A digital magazine on sexuality in the Global South: We are working towards cultivating safe, inclusive, and self-affirming spaces in which all individuals can express themselves without fear, judgement or shame

solidarity

A poster of the film 'North Country'. On the poster: in the middle, Charlize Theron's face and shoulders. She is wearing a yellow bandana and a grey-beige t-shirt. She is looking at the camera, wide-eyed. Behind her is a crowd of men, a bit transparent. The lettering under her is in white, saying NORTH COUNTRY. Above her, the lettering says, 'ALL SHE WANTED WAS TO MAKE A LIVING, INSTEAD SHE MADE HISTORY' and underneath the title of the film are details about its cast and production.

Invisible Women

I recently watched North Country on Netflix, a movie based on a true story of a woman’s fight for equality at the workplace. It is based on the case, Jenson vs Eveleth Mines, in the United States in which Lois Jenson, fought for the right to work as a miner, and the right to work free of sexual harassment. She won the landmark 1984 lawsuit, which was the first class-action lawsuit on sexual harassment at the workplace in the United States and resulted in companies/organisations having to introduce sexual harassment policies at the workplace.
A close-up photograph of a dandelion with dew. The dewdrops are differently coloured in the light.

Editorial: Femininities and Sexuality

Are certain forms of femininities denigrated more than others? Not just by misogynists but also by feminists? Is there a particular way of manifesting an ‘appropriate’ femininity, one that is just right, and is not ‘too girly’ or ‘too tomboyish’?
A photograph of the author, Di Sands

Tomboy Femininity

When I finally came out to myself at age 16 and made it to a free queer youth space, I couldn’t wait to be accepted among folks who didn’t play by society’s heterosexist rules of masculine and feminine as polar opposites.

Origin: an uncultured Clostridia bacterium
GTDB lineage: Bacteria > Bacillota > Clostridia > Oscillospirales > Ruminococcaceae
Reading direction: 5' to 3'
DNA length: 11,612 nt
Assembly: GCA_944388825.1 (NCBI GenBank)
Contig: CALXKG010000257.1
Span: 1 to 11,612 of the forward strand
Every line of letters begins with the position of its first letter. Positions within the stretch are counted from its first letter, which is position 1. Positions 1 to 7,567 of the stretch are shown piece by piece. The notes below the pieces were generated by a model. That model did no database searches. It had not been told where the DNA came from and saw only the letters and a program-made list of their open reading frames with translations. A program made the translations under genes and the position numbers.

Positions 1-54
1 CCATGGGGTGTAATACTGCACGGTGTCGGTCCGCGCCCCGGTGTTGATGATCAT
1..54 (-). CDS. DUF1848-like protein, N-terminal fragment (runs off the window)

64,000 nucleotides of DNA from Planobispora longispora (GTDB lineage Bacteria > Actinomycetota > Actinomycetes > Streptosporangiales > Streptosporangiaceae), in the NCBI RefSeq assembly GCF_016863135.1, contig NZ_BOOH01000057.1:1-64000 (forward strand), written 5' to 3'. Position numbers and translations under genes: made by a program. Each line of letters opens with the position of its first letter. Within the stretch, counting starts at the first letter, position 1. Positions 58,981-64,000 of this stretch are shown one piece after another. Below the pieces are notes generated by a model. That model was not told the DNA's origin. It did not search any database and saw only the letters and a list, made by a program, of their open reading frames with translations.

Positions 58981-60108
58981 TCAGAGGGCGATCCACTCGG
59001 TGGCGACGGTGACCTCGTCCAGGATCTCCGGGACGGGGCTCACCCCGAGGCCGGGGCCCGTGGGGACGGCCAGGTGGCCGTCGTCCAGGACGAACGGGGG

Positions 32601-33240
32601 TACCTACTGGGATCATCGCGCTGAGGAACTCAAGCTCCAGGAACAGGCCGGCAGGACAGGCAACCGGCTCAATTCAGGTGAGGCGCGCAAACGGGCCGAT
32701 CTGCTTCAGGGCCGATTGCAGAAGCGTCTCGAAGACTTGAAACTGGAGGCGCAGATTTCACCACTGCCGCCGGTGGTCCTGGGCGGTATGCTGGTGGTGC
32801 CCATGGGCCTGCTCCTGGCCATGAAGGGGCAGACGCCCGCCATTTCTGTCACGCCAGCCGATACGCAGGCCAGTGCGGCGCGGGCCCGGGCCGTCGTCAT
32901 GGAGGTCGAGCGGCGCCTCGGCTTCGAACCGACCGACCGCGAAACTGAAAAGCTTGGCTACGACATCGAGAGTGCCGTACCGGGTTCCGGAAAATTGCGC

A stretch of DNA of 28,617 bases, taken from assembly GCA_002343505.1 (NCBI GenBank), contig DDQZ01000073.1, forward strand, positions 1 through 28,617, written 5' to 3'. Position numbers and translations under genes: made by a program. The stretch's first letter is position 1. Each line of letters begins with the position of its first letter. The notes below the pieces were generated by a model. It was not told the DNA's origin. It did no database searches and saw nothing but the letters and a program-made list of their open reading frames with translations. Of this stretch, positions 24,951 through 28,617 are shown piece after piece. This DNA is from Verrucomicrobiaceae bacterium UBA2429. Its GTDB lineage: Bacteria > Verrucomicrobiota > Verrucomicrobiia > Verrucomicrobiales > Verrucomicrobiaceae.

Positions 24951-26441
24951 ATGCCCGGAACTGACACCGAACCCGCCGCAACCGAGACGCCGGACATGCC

A photograph of the eye of a needle and many differently coloured threads passing through it, on a black background.

Notes on seeing each other through

...even if people have little in common, once they enter these spaces of solidarity, they are connected to a larger community. These spaces become wellsprings of an unspoken sense of safety and mutual support between individuals of communities that share a sense of having been othered.
A part of the webcomic ‘Closets’

Brushstrokes: Closets

Robot Hugs, in their insightful comic, take on closets as inherently oppressive structures built to uphold what is acceptable and what is not. They subvert the popular notion that coming to terms with and coming out with our queer identity is a one-time event as well as problematise coming out in itself as reinforcing that…
A still from the film 'Oruvannukku Oruththi'

Short Film: Oruvannukku Oruththi? (A Man For a Woman?)

Our sexuality is often in flux – being manoeuvred (sometimes in ways we cannot control) by the crashing waves of societal expectations, circumstances, and our own choices and experiences. But the world continues to uphold a fixed, rigid idea of sexuality, and continues to confine us within this idea, and therein lies the conflict.

In the Bonobo World, Female Camaraderie Prevails

Suddenly, three older, high-ranking female bonobos bolted up from below, a furious blur of black fur and swinging limbs and, together with the female in estrus, flew straight for the offending males. The males scattered. The females pursued them. Tree boughs bounced and cracked. Screams on all sides grew deafening.
x